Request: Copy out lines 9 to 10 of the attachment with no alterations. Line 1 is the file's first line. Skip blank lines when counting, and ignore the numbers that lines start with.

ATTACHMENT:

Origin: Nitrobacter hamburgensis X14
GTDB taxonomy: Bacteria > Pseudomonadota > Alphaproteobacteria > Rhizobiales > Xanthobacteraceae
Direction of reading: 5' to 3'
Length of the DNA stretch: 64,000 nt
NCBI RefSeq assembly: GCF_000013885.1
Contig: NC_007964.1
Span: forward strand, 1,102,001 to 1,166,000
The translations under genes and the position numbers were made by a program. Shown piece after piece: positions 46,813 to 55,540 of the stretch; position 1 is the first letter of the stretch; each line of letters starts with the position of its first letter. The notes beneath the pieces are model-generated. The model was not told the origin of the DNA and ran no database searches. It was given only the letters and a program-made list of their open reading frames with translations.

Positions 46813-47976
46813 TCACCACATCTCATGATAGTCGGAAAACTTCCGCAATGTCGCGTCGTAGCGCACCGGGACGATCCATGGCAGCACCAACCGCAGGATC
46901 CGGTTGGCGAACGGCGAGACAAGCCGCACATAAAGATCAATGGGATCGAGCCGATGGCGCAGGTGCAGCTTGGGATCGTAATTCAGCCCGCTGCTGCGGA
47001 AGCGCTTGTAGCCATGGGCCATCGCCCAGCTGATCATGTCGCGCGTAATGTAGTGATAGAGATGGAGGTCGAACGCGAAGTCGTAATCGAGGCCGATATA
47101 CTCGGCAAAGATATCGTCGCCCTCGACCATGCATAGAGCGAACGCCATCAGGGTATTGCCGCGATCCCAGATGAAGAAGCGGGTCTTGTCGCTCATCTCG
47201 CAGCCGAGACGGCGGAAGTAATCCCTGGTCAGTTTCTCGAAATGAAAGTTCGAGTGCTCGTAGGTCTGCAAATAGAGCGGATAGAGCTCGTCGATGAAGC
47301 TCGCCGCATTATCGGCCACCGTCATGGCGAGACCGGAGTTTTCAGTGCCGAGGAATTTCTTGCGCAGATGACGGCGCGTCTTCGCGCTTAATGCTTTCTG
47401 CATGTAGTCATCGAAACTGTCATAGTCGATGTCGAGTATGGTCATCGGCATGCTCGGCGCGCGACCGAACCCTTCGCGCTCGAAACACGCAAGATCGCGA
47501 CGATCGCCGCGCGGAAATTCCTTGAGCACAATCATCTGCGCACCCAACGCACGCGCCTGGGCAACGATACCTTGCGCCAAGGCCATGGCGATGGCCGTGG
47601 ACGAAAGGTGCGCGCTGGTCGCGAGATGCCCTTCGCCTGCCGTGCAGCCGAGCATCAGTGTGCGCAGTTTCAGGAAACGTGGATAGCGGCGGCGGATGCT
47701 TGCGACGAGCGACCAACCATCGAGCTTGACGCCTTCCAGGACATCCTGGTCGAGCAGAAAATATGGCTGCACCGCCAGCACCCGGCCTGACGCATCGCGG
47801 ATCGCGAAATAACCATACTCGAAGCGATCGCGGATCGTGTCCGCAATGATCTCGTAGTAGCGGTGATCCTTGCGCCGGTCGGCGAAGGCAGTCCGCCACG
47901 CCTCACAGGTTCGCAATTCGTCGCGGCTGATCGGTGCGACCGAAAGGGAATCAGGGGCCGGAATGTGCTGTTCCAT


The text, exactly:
Positions 46813-47976
46813 TCACCACATCTCATGATAGTCGGAAAACTTCCGCAATGTCGCGTCGTAGCGCACCGGGACGATCCATGGCAGCACCAACCGCAGGATC